Customer Experience Spaces

The language we use to explain successful customer experiences is always the same: “cool,” “captivating,” “convenient,” “premium.” But a look into other fields and the big design lab suggests that there is much more than meets the eye.

Consider physics. In 1933, a Swiss astronomer named Fritz Zwicky made an interesting discovery when calculating the mass of a galaxy cluster named the Cosizema cluster. He found that Cosizema had four-hundred times more mass than it should have based on his observations. And he realized that the galaxies in the cluster moved too fast to be held together by the visible matter alone.

Zwicky’s observations would change our understanding of the universe forever. Dark matter roughly constitutes 84% of total mass while dark energy plus dark matter constitute 95% of total mass-energy content. Almost everything around us is invisible.

Now marketplace astronomers are not concerned with with mass but with meaning. Yet, similar principles seem to apply. Together with my colleagues Katja Brunk and Ben Hartmann I am currently studying a customer experience equivalent to black dwarfs: brands originally created during the cold war in the German Democratic Republic.

From a conventional perspective, now that capitalism has won, these brands should long be dead. But for almost one third of Germans today, they shine brighter than their Western counterparts. In the soft drink segment, for example, the dominant brand in the East is not Coke or Pepsi but Vita Cola. Spee is bigger than Persil. And Nutella's got nothing on Nudossi.

How is this possible? Conventional marketing approaches don’t even account for their existence. The next best thing we have is the idea of retro experiences - old brands that marketers have cleverly re-“cooled.” Think Volkswagen Beetle.

But like Swiss astronomer Zwicky, we ran into problems explaining the discrepancy between these meanings of “cool” and the actual meanings that drive their success. We also didn’t know what to make of the fact that, in many cases, there wasn’t even a clever marketer in the picture. So who or what really holds these experiences together?

Going back to physics, one problem with dark matter and dark energy is that we cannot see them. However, astronomers have found ways to prove their existence at least indirectly. For instance, when light from an object that’s far away from earth travels towards an observer bends but there is nothing visible in between the object and the observer, the likely explanation for this gravitational lens effect is dark matter.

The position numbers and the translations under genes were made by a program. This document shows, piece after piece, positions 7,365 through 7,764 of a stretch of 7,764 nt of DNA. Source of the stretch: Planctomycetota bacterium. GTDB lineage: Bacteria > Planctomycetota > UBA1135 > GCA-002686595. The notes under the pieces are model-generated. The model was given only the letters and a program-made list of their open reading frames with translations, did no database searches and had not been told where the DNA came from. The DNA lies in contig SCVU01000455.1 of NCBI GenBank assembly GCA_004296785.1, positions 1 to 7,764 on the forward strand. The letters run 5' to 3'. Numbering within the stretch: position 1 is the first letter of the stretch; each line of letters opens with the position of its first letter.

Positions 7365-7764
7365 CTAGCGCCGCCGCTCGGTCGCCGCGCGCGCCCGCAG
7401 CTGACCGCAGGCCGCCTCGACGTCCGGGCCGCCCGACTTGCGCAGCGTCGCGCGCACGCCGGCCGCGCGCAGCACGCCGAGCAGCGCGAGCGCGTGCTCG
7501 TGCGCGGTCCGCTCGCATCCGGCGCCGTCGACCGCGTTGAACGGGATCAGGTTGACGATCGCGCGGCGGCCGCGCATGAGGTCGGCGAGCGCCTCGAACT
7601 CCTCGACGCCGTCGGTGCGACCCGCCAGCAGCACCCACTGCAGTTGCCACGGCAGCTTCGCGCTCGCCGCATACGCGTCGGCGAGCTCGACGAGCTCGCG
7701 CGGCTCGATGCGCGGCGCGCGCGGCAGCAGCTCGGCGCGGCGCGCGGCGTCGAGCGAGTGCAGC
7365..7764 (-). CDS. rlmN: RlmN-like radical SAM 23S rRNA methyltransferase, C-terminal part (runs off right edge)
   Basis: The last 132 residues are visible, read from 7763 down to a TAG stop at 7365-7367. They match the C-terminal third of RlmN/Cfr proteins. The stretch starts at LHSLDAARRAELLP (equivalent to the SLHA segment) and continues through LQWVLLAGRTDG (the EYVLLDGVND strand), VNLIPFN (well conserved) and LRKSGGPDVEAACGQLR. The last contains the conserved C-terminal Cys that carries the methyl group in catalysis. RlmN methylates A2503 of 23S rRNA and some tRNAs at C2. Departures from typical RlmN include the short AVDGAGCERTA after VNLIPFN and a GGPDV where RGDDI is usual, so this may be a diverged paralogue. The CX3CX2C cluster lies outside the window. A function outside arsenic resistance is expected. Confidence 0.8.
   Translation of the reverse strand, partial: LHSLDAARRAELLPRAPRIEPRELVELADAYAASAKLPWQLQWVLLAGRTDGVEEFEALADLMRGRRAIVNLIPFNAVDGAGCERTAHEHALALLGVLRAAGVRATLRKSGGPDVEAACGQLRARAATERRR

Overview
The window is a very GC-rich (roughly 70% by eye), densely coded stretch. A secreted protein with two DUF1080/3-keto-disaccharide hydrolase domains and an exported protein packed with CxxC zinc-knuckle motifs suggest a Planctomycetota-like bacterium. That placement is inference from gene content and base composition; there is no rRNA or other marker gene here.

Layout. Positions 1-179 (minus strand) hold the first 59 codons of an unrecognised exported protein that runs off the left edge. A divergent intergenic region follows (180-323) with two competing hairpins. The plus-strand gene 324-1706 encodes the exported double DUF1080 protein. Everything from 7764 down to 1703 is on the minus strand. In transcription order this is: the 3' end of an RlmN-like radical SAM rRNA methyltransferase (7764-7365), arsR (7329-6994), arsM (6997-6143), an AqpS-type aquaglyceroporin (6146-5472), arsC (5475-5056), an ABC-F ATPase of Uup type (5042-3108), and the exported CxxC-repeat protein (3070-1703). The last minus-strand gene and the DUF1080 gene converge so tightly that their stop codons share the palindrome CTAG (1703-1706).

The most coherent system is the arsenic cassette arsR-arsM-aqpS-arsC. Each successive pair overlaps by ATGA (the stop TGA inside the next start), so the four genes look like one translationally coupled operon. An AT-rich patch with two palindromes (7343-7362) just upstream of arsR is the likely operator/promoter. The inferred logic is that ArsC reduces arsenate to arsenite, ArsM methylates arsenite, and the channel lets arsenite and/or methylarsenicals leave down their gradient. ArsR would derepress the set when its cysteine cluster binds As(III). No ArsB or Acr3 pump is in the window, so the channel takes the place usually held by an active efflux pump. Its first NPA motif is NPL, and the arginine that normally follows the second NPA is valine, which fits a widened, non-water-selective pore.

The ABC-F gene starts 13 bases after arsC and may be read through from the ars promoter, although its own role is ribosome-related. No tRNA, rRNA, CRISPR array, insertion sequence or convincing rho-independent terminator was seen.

And that’s exactly how we cracked the Eastern brand experience mystery: a “cool” customer experience is not always designed by marketers. Most of what makes a customer experience great doesn't meet the eye. You cannot see, smell, or taste it. Here, it is shaped by an invisible political force - dark energy set free or matter created in the aftermath of one political system (capitalism) winning over another (communism).

Why does this insight matter to customer experience designers? Because they need ways to identify dark matter where it exists and the tools to shape and channel it. So next time you say that Starbucks is a convenient premium coffee experience, think again because you may have missed 95% of the picture.

Markus Giesler

Markus Giesler draws on concepts from economics, technology studies, and sociology to inform his research in marketing. He determines how ideas and things (products, services, experiences, technological innovations, intellectual property, brands, etc.) are made valuable over time, with research focused on improving marketing strategy through an understanding of markets as evolving social systems. Giesler's research has been supported by the Social Sciences and Humanities Research Council of Canada (SSHRC) and the European Research Council (ERC) and published in top-tier academic journals such as the Journal of Consumer Research and the Journal of Marketing. Giesler has an extensive entertainment industry background. He founded his own record label at age 17 and has worked in various production and marketing responsibilities for over a decade. He lives in Toronto, Canada.